Claude Lévi-Strauss — the French structuralist anthropologist who was a leading light of the 1950s and 1960s — has passed away at the age of 100. Here are obituaries by Le Monde and by the New York Times.
According to the Times, “Levi-Strauss was widely regarded as having reshaped the field of anthropology, introducing new concepts concerning common patterns of behavior and thought, especially myths, in primitive and modern societies. During his 6-decade-long career, he authored many literary and anthropological classics, including ”Tristes Tropiques” (1955), ”The Savage Mind” (1963) and ”The Raw and the Cooked” (1964).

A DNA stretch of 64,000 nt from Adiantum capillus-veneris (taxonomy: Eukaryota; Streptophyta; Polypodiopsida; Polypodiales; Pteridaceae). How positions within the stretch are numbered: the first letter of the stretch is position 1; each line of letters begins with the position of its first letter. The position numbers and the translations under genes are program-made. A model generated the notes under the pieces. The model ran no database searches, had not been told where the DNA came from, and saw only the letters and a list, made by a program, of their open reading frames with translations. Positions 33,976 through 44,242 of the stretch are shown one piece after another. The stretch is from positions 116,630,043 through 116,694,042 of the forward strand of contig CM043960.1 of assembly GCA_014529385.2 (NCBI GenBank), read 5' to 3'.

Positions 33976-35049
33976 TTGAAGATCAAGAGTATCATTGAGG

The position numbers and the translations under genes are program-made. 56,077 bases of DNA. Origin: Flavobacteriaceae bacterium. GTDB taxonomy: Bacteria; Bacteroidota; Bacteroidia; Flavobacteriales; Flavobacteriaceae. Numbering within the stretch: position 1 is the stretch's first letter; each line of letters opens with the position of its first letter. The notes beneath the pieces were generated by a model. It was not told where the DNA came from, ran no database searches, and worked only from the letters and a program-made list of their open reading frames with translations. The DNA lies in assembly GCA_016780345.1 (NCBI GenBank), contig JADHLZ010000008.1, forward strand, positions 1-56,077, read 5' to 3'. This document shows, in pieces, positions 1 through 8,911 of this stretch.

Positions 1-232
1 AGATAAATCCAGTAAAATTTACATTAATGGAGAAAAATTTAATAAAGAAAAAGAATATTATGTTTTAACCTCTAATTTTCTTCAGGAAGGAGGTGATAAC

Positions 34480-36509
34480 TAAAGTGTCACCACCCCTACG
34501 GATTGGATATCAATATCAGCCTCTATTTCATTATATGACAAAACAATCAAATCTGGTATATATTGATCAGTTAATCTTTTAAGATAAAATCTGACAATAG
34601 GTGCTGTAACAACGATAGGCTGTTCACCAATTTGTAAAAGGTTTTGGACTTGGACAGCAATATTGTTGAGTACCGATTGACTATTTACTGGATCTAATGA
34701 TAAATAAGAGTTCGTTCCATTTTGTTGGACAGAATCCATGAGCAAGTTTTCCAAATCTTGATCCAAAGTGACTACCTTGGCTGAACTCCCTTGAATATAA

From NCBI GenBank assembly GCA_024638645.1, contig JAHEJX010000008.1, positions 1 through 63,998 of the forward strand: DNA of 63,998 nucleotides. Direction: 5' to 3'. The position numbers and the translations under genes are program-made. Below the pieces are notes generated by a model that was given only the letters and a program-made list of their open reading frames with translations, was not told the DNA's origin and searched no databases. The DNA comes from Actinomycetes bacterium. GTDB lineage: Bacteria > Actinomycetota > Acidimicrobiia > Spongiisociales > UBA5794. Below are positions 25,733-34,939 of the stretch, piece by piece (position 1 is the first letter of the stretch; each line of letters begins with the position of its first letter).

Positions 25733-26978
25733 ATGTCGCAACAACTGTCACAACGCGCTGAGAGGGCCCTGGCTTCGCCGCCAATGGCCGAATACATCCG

Claude Lévi-Strauss turned 100 years old yesterday. The French thinker revolutionized anthropology in the 1950s by bringing to it the tools of Ferdinand de Saussure‘s structural linguistics. His most famous studies were of family kinship patterns and of symbolic meanings in myth. In the 1960s, Lévi-Strauss, Michel Foucault, Roland Barthes, and Jacques Lacan formed the most famous grouping of French intellectuals in the world, celebrated in the 1967 cartoon by Maurice Henry below. They were seen as successors to (and, in some ways, opponents of) the equally famous earlier grouping of Jean-Paul Sartre, Simone de Beauvoir, and Maurice Merleau-Ponty. Continue reading Lévi-Strauss Turns 100 →